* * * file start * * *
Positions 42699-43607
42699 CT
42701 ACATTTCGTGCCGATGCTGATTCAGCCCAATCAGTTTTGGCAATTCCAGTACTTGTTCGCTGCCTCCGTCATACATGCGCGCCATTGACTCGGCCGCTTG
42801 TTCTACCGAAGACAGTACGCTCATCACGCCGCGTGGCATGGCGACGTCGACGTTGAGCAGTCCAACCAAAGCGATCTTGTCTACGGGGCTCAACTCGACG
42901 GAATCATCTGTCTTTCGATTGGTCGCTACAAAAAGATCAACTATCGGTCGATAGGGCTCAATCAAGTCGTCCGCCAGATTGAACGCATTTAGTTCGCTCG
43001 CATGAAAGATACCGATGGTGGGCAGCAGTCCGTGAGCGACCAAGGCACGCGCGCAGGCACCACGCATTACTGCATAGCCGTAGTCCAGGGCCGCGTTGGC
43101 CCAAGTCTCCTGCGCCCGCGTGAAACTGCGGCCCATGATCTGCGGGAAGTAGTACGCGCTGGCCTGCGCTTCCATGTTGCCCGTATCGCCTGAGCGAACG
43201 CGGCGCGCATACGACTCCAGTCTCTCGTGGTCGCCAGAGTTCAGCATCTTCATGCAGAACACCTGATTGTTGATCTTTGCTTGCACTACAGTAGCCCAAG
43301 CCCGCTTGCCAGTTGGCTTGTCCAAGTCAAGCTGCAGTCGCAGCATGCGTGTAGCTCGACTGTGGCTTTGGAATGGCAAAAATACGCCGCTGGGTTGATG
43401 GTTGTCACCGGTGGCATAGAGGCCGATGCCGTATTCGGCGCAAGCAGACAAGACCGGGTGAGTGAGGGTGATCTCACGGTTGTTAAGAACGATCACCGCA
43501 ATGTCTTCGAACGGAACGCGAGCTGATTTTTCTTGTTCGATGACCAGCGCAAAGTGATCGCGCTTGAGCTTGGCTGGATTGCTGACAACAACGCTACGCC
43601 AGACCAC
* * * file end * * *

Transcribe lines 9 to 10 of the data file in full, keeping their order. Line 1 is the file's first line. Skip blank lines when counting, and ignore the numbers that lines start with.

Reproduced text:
43301 CCCGCTTGCCAGTTGGCTTGTCCAAGTCAAGCTGCAGTCGCAGCATGCGTGTAGCTCGACTGTGGCTTTGGAATGGCAAAAATACGCCGCTGGGTTGATG
43401 GTTGTCACCGGTGGCATAGAGGCCGATGCCGTATTCGGCGCAAGCAGACAAGACCGGGTGAGTGAGGGTGATCTCACGGTTGTTAAGAACGATCACCGCA